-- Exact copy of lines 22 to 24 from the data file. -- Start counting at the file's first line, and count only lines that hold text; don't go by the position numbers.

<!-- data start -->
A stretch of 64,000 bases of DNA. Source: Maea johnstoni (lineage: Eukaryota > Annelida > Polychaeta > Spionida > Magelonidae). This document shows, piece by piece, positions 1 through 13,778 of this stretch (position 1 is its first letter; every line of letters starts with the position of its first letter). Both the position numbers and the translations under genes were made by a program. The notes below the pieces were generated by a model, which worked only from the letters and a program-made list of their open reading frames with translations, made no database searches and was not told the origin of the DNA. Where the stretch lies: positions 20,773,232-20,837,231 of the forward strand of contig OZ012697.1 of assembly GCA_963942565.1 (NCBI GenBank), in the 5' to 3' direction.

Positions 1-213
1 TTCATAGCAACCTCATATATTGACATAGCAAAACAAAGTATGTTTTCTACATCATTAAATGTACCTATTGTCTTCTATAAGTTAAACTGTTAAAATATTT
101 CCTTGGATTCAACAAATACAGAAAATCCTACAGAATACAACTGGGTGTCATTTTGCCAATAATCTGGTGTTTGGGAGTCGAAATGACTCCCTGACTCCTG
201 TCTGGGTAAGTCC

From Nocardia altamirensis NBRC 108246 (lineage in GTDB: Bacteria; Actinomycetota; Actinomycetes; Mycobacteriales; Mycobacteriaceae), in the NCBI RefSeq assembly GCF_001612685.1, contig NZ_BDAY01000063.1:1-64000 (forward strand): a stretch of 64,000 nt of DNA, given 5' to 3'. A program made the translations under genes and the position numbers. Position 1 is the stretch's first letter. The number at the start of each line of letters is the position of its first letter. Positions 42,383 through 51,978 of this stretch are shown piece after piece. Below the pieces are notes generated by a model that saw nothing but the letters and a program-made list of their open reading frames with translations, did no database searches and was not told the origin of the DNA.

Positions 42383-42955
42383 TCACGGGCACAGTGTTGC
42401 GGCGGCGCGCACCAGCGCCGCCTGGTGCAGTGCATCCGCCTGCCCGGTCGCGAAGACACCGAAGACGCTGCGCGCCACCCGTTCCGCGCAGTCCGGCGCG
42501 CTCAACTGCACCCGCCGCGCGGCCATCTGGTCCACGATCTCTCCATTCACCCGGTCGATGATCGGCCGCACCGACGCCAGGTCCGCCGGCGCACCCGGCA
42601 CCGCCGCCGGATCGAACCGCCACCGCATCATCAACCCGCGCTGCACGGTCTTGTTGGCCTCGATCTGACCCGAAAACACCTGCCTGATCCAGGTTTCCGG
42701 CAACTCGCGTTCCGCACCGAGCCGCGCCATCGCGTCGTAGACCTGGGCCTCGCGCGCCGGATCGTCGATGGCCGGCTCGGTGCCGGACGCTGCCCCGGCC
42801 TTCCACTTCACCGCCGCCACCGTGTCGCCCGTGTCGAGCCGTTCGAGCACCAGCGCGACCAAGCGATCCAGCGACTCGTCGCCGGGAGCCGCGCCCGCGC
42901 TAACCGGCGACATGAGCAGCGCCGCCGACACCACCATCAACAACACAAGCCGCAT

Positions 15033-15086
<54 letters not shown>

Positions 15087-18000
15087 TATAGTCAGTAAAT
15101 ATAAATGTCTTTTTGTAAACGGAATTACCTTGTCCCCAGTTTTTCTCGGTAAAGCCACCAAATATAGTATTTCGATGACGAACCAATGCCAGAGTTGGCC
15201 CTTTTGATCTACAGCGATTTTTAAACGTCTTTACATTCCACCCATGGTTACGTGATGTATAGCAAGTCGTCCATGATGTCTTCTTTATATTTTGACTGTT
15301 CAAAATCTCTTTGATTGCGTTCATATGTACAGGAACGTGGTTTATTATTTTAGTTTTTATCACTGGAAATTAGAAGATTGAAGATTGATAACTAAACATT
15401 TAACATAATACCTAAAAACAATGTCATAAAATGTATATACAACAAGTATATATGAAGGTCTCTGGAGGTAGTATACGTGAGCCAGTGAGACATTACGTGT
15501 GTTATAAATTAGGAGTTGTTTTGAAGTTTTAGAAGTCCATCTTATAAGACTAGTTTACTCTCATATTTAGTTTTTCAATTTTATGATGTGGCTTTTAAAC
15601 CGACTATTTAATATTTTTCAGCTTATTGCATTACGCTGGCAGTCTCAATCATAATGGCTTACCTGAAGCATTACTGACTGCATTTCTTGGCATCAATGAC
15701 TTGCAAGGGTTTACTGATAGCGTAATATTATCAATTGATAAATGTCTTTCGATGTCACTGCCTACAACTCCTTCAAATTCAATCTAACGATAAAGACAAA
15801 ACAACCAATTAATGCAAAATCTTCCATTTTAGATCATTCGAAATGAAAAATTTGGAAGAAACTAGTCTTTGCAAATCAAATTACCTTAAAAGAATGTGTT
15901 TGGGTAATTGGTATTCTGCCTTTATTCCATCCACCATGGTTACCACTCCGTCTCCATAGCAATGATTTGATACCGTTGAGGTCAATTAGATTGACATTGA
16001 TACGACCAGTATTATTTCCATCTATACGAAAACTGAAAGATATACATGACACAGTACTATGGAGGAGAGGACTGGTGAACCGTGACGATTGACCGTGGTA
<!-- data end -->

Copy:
15401 TAACATAATACCTAAAAACAATGTCATAAAATGTATATACAACAAGTATATATGAAGGTCTCTGGAGGTAGTATACGTGAGCCAGTGAGACATTACGTGT
15501 GTTATAAATTAGGAGTTGTTTTGAAGTTTTAGAAGTCCATCTTATAAGACTAGTTTACTCTCATATTTAGTTTTTCAATTTTATGATGTGGCTTTTAAAC
15601 CGACTATTTAATATTTTTCAGCTTATTGCATTACGCTGGCAGTCTCAATCATAATGGCTTACCTGAAGCATTACTGACTGCATTTCTTGGCATCAATGAC